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Four Ways to Get the Support You Need for Your Business's Digital Transformation

Mon, 19 Mar 2018 08:02:00 GMT

The story is nothing new. You have big goals and even bigger plans to transform your business, but never the resources. There's never enough time or money, and your backlog only seems to get longer. At Infragistics, we have spent nearly 30 years helping businesses like yours take their application development to the next level. We have the tools that will help your developer teams get the jobs done more quickly, with experiences that will delight your stakeholders, no matter if they are internal users or outside consumers. And we have experts who will help you and your team take those first steps, no matter where you are in your digital transformation. We are proud to share a collection of offers that allow you to take advantage of our experts and the decades of expertise packed into our software together. We are currently focused on helping to solve problems in four major areas. User Experience -  Targeted at customers looking to jumpstart a UX practice, this offer is ideal for organizations without a formal UX function. The one-week consulting plus product training engagement: Teaches rapid prototyping & remote usability testing Provides secure on-premises or cloud-hosted team workspaces Specific project consulting services & product training Includes product license for Indigo Studio Enterprise or On-Prem Unlock Data Insights - Quickly and cost-effectively transform your business data into a competitive advantage with the embedded BI product and services PowerBI, Tableau, and Salesforce don’t want you to find out about: Hands-on workshop and advanced guidance for embedded BI Create, modify, publish, & distribute dashboards in your apps Product training & services to scale up to 20 users Low cost, scalable pricing model Angular & JavaScript Bootcamp - This offer is designed to accelerate and support development teams in moving their existing or building new applications for the modern Web, including: Angular masterclass Ignite UI for Angular & JavaScript deep dive & best practices Hands-on labs & workshops Take-home courseware & Ignite UI subscriptions with 3 years of new features, updates, & support Modernize Desktop Applications - Many of our customers rely on their existing desktop applications, they are the backbone of their organizations. We can show how updating these apps will make an organization more productive: Conduct a UX analysis & design review Interaction model recommendations & go-forward planning Visual styling analysis & style guide completion Expert Analysis & Code Review of You Full licenses of Infragistics UI for WPF with 3 years of new features, updates, & support Connect with us to: Learn more about our products & services Schedule an on-site "Lunch & Learn" with our experts See if you qualify for a no-cost Proof-of-Concept [...]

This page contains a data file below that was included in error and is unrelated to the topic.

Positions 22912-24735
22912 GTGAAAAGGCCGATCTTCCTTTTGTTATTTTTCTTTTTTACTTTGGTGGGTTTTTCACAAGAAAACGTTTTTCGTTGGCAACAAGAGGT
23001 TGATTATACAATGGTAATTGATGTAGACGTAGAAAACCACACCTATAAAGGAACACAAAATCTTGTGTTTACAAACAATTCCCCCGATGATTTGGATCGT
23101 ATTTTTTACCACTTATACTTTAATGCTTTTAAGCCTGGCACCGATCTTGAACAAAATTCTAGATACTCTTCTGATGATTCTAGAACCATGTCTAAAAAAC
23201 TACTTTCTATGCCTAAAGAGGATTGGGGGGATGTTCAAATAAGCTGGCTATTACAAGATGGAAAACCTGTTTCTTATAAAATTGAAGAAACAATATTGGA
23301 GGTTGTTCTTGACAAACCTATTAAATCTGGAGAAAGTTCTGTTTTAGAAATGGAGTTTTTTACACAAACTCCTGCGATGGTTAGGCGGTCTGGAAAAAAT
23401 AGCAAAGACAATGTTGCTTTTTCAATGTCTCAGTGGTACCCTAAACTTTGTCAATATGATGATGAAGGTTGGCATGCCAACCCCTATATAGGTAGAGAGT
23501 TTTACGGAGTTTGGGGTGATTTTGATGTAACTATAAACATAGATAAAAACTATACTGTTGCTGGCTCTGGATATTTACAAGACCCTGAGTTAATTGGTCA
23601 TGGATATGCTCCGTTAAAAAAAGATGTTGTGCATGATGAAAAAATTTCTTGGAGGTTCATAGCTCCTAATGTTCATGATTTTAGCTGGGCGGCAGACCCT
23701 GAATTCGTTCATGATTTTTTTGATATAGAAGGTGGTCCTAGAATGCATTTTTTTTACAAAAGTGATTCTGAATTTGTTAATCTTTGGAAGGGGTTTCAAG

How to do Conditional Validation on valueChanges method in Angular Reactive Forms

Thu, 15 Mar 2018 12:11:00 GMT

In this blog post, we will learn to use Angular Reactive Forms value change detection and enable conditional validation on basis of that. Learn How to Create Your First Angular Reactive Form here Let us say you have a Reactive Form created using FormBuilder class as shown below: ngOnInit() {     this.loginForm ={       email: [null, Validators.required],       password: [null, [Validators.required, Validators.maxLength(8)]],       phonenumber: [null]     });   }  You have created loginForm, which has three controls: email, password, and phonenumber. Here, you are using FormBuilder to create a reactive form. On the component template, you can attach loginForm as shown in the code listing below. Using property binding, the formGroup property of the HTML form element is set to loginForm and the formControlName value of these controls are set to the individual FormControl property of FormBuilder.                      Email is required      
                           Phone Number is required      
           Login   We have also put error messages for email and phone number fields. Besides, that submit button would only be enabled when the form is valid.  Form submit is handled as shown in the listing below: loginUser() {     console.log(this.loginForm.status);     console.log(this.loginForm.value); }   If the form is valid in browser console, you will get the output as below: In addition, if there is an error, submit button would be disabled and an error message will be shown as below: You can learn to create Custom Validators for Angular Reactive Forms here  Now assume a scenario that you have a radio button to send a notification. The user should able to select the send notification option, and on basis of that, certain FormControl will have some validation. Consider the form below, We have added a Send Notification option. If the user selects Phone to send notification then Phone Number field should be required, otherwise, it should not be. To achieve this we need to perform following tasks, Listening to changes Put conditional validation  To start with, let us modify our form to handle the notification. So now form has a notification FormControl with [...]

How to choose the best chart for your data

Wed, 14 Mar 2018 14:52:00 GMT